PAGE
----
At a meeting on Thursday of the SEC’s Investor Advisory Committee, a subcommittee reported on its recommendations addressing the “proxy plumbing” conundrum—not the Roto Rooter variety, but rather the panoply of problems associated with the infrastructure supporting the proxy voting system. Shareholder voting is viewed as fundamental to keeping boards and managements accountable, and according to the recommendations, every year, over 600 billion shares are voted at more than 13,000 shareholder meetings. However, there is broad agreement that the current system of proxy plumbing is inefficient, opaque and, all too often, inaccurate. As the recommendations observe, under the current system, shareholders “cannot determine if their votes were cast as they intended; issuers cannot rapidly determine the outcome of close votes; and the legitimacy of corporate elections, which depend on accurate, reliable, and transparent vote counts, is routinely called into doubt.” In 2010, the SEC issued a concept release soliciting public comment on whether the SEC should propose revisions to its proxy rules to address these issues, but to no avail. (See this Cooley News Brief.) However, in the last year or so, proxy plumbing has reemerged as a serious problem to be addressed. The Committee took up this issue almost a year ago and, at the SEC’s proxy process roundtable last year, proxy voting mechanics was actually a hot topic—described by one panelist as “the most boring, least partisan and, honestly, the most important” of the roundtable topics.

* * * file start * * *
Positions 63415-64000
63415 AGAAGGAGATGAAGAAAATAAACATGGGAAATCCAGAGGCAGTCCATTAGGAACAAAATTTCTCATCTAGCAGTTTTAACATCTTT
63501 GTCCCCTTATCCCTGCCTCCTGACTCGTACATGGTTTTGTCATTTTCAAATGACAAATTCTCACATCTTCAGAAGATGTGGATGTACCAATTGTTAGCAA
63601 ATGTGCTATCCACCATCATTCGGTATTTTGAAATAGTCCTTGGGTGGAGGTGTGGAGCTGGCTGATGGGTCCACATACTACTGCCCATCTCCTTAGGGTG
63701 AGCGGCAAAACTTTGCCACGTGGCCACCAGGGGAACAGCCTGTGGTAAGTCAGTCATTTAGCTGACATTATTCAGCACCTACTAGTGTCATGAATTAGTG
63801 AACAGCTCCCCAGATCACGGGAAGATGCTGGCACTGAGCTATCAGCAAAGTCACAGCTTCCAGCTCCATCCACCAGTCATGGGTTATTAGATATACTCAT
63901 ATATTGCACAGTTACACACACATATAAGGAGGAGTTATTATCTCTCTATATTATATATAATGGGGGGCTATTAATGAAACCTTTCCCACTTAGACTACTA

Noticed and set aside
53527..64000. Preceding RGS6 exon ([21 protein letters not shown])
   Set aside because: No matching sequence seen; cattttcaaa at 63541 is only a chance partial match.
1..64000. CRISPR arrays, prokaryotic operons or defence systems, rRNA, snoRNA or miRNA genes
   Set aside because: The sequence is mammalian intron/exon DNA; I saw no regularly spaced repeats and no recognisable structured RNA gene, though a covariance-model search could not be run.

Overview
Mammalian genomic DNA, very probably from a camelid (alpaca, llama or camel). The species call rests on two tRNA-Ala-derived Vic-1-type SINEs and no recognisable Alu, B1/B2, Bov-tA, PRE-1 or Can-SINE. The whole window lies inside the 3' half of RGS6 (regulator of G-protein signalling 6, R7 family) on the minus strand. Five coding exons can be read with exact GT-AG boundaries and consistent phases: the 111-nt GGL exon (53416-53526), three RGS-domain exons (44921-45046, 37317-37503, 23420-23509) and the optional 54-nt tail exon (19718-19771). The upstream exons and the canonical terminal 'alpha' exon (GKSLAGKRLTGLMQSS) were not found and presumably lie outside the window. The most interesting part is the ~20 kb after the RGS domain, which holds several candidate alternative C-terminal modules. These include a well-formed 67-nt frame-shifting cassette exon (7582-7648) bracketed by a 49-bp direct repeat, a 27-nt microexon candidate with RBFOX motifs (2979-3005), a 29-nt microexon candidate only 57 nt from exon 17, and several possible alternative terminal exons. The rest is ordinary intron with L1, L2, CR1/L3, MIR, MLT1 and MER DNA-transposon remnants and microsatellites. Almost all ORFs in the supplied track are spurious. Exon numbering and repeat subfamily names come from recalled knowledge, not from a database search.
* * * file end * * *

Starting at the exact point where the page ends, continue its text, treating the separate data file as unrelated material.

Even though, in the wake of recent events, cybersecurity is a very hot topic, only 38% of U.S. public companies cite cybersecurity as a risk factor in their annual and quarterly SEC filings, according to a recent study from Intelligize. The study showed that, while only 426 public companies cited cybersecurity as a risk in 2012, that number grew to 1,662 in 2016. However, so far in 2017, the number has been relatively flat at 1,680. But the question remains, how long will that continue?